the houses of the poorer class Is Inuu
dated. Hundreds of families have been
made homeless by tho overflow of tho
Passaic river, and tho country for
miles around the city Is under water.
So far but one death has been reported,
The lire of three weeks ago, while
causing damage to property to tho
extent of nearly $8,000,000, did not
create such suffering and wide-spread
desolation ns the flood of today ,
EVACUATION OP CUBA.
Washington, Feb. 28. The Cabinet
was In session three hours today and
nearly all of the tlriti was consuir p I
In the discussion of Cuban m.itteis.
The Secretary of War Ins reo. Ived a
inblegrum from General Woul. Infoim
llil, him that nn election ha-i b-en held
in Cuba under tho Constitution iiiid
thut certain officials have been elected
to office. This brought up the ques
tion of how nnd when thin Govei-n-ment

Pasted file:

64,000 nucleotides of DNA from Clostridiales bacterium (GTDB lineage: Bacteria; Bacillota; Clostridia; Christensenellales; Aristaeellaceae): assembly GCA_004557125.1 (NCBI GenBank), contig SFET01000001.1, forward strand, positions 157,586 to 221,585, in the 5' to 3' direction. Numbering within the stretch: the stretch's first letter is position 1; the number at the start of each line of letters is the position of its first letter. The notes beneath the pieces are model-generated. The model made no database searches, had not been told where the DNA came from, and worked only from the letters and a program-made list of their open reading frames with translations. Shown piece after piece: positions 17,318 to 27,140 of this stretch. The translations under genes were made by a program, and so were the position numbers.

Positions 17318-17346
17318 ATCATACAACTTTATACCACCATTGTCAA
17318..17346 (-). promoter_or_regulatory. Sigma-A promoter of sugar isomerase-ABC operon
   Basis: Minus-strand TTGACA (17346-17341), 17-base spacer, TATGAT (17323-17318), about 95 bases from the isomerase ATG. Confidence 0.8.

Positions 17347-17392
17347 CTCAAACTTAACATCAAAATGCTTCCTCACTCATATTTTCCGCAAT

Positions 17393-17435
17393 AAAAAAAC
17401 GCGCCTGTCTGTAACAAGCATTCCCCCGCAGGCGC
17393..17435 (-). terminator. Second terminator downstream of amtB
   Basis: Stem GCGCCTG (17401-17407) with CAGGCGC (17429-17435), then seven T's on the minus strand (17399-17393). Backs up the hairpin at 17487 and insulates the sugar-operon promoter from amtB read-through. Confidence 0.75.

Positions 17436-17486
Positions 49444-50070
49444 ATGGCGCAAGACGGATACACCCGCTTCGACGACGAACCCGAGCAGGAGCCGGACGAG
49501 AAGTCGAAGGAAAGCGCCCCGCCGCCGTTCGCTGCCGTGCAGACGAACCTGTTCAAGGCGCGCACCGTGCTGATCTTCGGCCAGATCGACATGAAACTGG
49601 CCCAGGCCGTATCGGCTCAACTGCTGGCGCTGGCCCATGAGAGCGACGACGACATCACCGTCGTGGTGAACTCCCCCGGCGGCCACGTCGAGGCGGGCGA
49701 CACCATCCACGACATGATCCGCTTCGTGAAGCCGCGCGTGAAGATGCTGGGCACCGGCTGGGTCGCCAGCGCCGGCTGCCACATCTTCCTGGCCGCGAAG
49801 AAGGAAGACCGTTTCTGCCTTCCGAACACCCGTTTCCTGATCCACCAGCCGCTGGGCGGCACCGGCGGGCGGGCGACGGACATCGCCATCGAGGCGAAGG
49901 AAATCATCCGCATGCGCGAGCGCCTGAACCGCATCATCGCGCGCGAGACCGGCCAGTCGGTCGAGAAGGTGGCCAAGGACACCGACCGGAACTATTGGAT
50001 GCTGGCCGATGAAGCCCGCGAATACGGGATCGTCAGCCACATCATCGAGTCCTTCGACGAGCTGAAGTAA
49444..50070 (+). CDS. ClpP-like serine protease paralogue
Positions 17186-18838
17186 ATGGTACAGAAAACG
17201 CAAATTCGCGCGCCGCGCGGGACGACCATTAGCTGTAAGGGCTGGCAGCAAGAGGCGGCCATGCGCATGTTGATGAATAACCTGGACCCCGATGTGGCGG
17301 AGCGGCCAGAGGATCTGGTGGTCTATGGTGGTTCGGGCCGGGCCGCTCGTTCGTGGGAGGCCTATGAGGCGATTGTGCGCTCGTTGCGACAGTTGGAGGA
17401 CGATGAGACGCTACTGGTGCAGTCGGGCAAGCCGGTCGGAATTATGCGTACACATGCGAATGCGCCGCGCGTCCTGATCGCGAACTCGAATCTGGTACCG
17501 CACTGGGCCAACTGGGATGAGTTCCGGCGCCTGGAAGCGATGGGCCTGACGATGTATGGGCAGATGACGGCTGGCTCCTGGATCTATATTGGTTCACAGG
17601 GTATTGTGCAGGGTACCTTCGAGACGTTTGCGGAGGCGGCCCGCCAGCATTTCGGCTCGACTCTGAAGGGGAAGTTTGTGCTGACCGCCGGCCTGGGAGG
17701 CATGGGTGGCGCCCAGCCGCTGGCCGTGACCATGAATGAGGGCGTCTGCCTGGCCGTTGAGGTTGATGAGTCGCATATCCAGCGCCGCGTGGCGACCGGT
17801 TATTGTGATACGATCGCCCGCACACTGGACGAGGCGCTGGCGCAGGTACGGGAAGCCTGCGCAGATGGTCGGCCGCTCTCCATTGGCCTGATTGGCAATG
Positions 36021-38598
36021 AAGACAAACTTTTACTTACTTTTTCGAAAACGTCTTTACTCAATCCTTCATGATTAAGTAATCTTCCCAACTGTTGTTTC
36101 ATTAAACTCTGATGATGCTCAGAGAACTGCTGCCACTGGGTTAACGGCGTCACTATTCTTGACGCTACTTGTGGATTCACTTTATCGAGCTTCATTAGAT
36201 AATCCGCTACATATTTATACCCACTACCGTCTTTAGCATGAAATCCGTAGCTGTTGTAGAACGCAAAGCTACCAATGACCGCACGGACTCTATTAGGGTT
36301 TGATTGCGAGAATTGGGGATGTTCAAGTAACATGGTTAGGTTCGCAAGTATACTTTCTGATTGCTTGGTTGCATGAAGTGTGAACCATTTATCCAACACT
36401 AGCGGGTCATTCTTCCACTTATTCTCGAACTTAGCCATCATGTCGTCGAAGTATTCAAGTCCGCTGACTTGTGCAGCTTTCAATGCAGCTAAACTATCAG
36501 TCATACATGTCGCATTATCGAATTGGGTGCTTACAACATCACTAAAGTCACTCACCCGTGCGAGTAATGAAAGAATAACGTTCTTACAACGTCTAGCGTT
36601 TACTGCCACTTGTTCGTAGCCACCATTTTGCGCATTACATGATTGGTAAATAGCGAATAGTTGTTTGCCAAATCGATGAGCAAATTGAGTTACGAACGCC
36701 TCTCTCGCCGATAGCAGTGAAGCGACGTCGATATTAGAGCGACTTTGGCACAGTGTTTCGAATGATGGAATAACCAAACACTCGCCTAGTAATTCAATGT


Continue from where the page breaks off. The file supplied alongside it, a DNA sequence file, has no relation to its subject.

should retire from Cuba May 1
has been tentatively fixed upon lor I he
Inuuguintlon of tho new oHlcliiM. fills,
however. Is subject to change. After
the new government lias been Inaugu
rated this Government will negotiate
with the Cuban government treaties of
various kinds, which will ptovlde for
the time when the American troops arc
to bo withdrawn from the Island and
the government turned over to the
Piofessor Savllle, tho archaeologist.
has left Mexico City for the ruins of
Mltla, Stato of Oaxaca. Ho will ex-
plore tho Oaxaca valley in the Interest
of tho American Mubeum of Natural
i-itWriilrihiJ it g'j'Mj'-tiffjl' V.umN' . . HVj, .. J
I PSYCHOLOGY OF VOCATION
(From Wednesday's First Edition.)
At tho meeting of tho Territorial
Teachers' Association held last even
ing President Arthur Maxon Smith
rend the following address on "Psy
chology of Vocation":
Tho practical schoolman of today
finds himself traveling that great land
called "reform." He is Interested In
tho scenery, nil new nnd beautiful, es
pecially the clouds, But In spite, of the
apparent attractiveness of tho new